making documents available across the organization, SFPUC started by using a
wiki, but the documents lacked different levels of relevance. Critical
information pertaining to everyday tasks took the same amount of time to find
as information pertaining to an inspection performed every 15 years. EPC allowed
users to assign levels of relevance to tasks and identify critical information
so that critical information displays when employees search for certain items.
For example, SFPUC employees must comply with various regulatory permits for
water and air quality standards. Lack of awareness of these standards often
leads to unintentional violations. The BPM tool helped users assign risks to
various tasks so that when employees queried information, the relevant
regulations displayed along with the requested documents. Identifying the
experts on particular subjects for mission-critical processes is often
challenging when compiling information on business processes across the
enterprise. SFPUC anticipated this, using EPC to break down large-scale process
knowledge into more manageable pieces, which allowed more users to contribute
information. Users were reluctant to buy in to the BPM implementation at first,
but management characterized the upgrade in a way that invited employees to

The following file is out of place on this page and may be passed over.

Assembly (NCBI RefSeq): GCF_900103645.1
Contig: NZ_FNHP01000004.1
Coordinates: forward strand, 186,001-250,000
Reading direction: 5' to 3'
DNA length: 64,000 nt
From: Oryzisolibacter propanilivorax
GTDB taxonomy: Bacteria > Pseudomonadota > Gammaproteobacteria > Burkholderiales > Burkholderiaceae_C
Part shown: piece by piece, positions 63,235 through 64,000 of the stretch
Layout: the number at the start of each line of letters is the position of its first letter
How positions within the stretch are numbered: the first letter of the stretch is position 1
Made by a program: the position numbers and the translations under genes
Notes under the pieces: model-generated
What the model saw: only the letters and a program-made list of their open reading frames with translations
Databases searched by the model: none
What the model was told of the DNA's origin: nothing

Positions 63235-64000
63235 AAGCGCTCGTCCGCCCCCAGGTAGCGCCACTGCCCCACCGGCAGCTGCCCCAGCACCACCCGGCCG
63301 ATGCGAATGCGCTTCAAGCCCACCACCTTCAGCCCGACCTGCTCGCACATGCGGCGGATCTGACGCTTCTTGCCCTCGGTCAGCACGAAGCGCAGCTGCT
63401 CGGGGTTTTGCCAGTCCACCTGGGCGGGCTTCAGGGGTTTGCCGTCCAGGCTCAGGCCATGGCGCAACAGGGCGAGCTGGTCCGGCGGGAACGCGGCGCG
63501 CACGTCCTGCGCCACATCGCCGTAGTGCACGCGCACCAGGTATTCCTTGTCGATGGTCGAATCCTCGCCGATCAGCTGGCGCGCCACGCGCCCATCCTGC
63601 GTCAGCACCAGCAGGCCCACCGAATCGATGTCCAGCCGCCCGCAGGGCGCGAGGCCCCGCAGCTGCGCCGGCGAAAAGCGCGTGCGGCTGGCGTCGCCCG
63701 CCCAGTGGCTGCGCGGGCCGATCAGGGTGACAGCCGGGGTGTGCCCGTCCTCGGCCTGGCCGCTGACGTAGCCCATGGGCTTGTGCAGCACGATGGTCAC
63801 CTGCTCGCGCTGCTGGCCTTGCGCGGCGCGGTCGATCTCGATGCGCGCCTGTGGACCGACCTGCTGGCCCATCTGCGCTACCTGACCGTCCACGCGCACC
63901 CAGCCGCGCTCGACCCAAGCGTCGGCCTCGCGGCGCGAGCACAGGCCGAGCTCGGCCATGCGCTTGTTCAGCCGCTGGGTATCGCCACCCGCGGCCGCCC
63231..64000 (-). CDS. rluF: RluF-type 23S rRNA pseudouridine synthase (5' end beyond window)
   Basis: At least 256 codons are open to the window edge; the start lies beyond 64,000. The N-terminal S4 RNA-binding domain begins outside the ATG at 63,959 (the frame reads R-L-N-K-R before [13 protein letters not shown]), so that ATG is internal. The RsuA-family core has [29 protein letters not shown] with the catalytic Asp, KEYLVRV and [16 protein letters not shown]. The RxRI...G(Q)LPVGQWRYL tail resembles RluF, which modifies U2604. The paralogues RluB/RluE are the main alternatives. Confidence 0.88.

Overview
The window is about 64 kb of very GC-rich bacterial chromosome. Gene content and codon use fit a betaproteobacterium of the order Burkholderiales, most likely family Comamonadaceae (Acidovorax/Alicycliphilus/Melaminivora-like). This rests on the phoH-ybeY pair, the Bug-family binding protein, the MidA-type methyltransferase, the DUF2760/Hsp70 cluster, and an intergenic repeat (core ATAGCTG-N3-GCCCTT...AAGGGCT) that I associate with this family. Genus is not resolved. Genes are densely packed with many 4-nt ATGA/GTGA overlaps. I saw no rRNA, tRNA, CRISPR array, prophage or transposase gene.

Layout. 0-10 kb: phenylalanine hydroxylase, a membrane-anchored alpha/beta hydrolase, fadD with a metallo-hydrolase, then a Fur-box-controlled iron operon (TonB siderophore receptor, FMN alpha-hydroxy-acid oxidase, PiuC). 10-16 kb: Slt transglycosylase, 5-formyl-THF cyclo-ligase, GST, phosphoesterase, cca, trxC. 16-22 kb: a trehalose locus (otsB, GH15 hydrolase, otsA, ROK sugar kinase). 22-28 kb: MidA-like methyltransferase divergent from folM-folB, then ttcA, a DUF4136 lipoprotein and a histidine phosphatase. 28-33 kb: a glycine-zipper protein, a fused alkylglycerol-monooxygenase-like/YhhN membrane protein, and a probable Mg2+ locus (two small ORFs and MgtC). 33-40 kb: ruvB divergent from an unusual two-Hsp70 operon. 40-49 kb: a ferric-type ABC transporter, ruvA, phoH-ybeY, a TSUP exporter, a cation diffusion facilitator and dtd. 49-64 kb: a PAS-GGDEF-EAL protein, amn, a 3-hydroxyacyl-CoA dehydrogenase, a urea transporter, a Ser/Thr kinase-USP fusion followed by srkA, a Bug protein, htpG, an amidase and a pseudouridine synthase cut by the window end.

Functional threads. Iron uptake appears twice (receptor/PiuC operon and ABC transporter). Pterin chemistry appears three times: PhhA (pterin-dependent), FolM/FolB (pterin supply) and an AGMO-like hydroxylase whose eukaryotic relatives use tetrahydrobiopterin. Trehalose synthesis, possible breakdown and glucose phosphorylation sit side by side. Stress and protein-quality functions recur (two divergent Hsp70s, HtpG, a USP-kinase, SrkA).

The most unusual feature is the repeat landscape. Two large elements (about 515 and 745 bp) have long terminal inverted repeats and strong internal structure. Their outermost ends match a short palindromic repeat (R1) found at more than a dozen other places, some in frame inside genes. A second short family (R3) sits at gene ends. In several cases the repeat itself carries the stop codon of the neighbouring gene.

share their thoughts about their least favorite processes and contribute their
knowledge. The final product of the knowledge management overhaul took the form
of a “centralized electronic knowledge base,” which graphically
displays critical steps of each task and uses videos to gather information and
show work being done. New employees quickly became confident that they could
perform certain tasks because of these videos. The overall results of the
project were overwhelmingly positive. EPC helped SFPUC take its baby boomers’
individual data and knowledge and turn them into usable and actionable
information that was easily shared throughout the firm. SFPUC stayed much
further under budget than other comparable governmental organizations. SFPUC’s
new knowledge processes made many activities more paperless, reducing printing
costs, time to distribute documents, and space required for document retention.
Going paperless also sup- ported the organization’s mission to become more
environmentally responsible. The addition of video technology to the process
maps helped employees see how they could reduce energy consumption practices
and electrical costs. By automating and redesigning the unwieldy travel
reimbursement process described earlier, SFPUC reduced the time to process
employee reimbursement requests by as much as 50 percent.

Case Study: Can Knowledge Management Systems Help Pfizer?

Read the case study very carefully. Your task will be to answer all the questions in detail. Please be descriptive in your answers. All the same, try to make them to-the-point and succinct.

1.What are the business goals of SFPUC? How is knowledge management related to those goals?

2.What were some of the challenges faced by SFPUC? What management, organization, and technology factors were responsible for those challenges?

3.Describe how implementing EPC improved knowledge management and operational effectiveness at SFPUC.